For Núñez, the compacts landed him between the state’s two major special interest forces — wealthy Indian tribes that want to greatly increase the number of slot machines on tribal lands and labor unions that pressed for provisions that would make it easier for workers to organize at casinos.

The standoff between the two groups had placed Núñez in a politically precarious position of having to choose between his political base in labor or mollify tribes that have not been shy about using their deep pockets to buoy or sink political campaigns […]

“I think what (Núñez) wants to do is to make sure there is no opposition to term limits, not necessarily building support for it,” said Bob Stern, president of the Center for Governmental Studies, a nonprofit research group in Los Angeles. “He may have just removed a major monied interest against the measure.”

If this is the motivating interest, then this term limits measure is killing the state, and the ability to make any progress for Californians.  And there’s even more evidence for this.

Schwarzenegger, however, is not alone in squeezing Núñez, et al. An even more blatant threat came from the Professional Peace Officers Association, an umbrella group for rank-and-file police who bitterly oppose a bill that would allow public access to police disciplinary proceedings.

The measure, Senate Bill 1019 by Sen. Gloria Romero, D-Los Angeles, cleared the Senate but was stalled in the Assembly after John R. Stites, president of the police association, sent messages to legislators that were the bill to be passed, the union would oppose the term limit modification and added ominously, “Ensure that it be understood that this will only be the beginning.” Thereafter, the Assembly Public Safety Committee held the bill without a vote — an action that had to have leadership blessing.

Legislative leaders doubtless cringe at the vision of having their term limit measure denounced in television commercials by uniform-wearing cops. The California Correctional Peace Officers Association, the union that represents prison guards, contributed to Núñez’s term limit drive, but he angered union leaders by helping Schwarzenegger enact a prison construction-reform program.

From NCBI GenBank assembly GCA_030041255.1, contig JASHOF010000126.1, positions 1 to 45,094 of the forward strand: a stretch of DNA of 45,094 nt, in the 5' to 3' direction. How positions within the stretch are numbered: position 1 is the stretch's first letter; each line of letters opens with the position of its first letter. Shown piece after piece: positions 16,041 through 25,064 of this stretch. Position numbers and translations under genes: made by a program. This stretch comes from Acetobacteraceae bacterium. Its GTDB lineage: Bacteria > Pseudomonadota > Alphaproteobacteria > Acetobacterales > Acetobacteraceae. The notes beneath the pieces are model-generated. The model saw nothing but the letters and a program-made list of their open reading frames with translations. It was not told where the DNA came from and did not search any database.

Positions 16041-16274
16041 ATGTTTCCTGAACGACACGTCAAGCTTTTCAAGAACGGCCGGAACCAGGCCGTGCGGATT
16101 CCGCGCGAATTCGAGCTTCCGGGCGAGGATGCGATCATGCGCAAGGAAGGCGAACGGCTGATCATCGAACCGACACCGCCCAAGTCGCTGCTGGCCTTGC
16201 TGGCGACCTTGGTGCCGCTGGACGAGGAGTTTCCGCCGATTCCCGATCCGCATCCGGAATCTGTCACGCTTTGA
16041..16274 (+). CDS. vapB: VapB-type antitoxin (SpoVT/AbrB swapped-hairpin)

You can read more about how SB 1019 was bottled up in an Assembly Committee.

Obviously, Democratic leaders don’t want the Governor against them when the term limits measure comes up for a vote in February, and so the budget and the health-care debate may suffer in the process.  But they also appear to be determined to silence any potential interest group that may criticize the measure and fund its opposition.  Therefore you see these caves on sunshine for police disciplinary actions and the tribal compacts, and perhaps the homeless dumping bill as well.

This fits with a consistent pattern that is doing nothing but angering Democratic activists.  The vast majority of the public isn’t paying attention to such matters, due in no small part to the fact that media outlets are abandoning their Sacramento bureaus.  But progress in California has completely stalled in this legislative session, perhaps out of a small-minded desire to stay in power for an extra six years.  It calls into question why such “leaders” would want to remain in power in the first place.  But we can all surmise the answer to that one.

Homeless Dumping Issue Goes National

We’ve had a spirited discussion about recent events in the state Senate.  With everybody talking about winners and losers, I think it’s important to note who’s really being impacted.

Tomorrow night 60 Minutes will have a feature story on homeless dumping at Skid Row in Los Angeles.  You can watch a preview at the link, featuring an interview with a paraplegic named Gabino Olvera, who was dumped and left to pull himself across the street by his hands.

The CEO of Hollywood Presbyterian, whose hospital dumped this man downtown, blames the bus driver.  On tape.

When asked by Cooper whether the van driver was the only person who made a mistake, (Kaylor) Shemberger replies, “Well, she’s the person who made the decision to drop the patient off.” To which Cooper responds, “And to those who would say that you’re basically making a scapegoat of this low-paid van driver?”

“I don’t think anybody is making a scapegoat out of anybody,” Shemberger says.

The next time you want to rant and rave about who has a smaller office and who’s on what committee, get a mental picture in your head of Gabino Olvera pulling himself across the street, while people like Kaylor Shemberger sit in their plush office and look the other way.  Let’s not lose perspective.

(By the way, a special thanks to City Attorney and former Attorney General candidate Rocky Delgadillo, who reached a deal with Kaiser to stop the practice, which apparently Hollywood Presbyterian, in the wake of this 60 Minutes episode, will now sign on to.)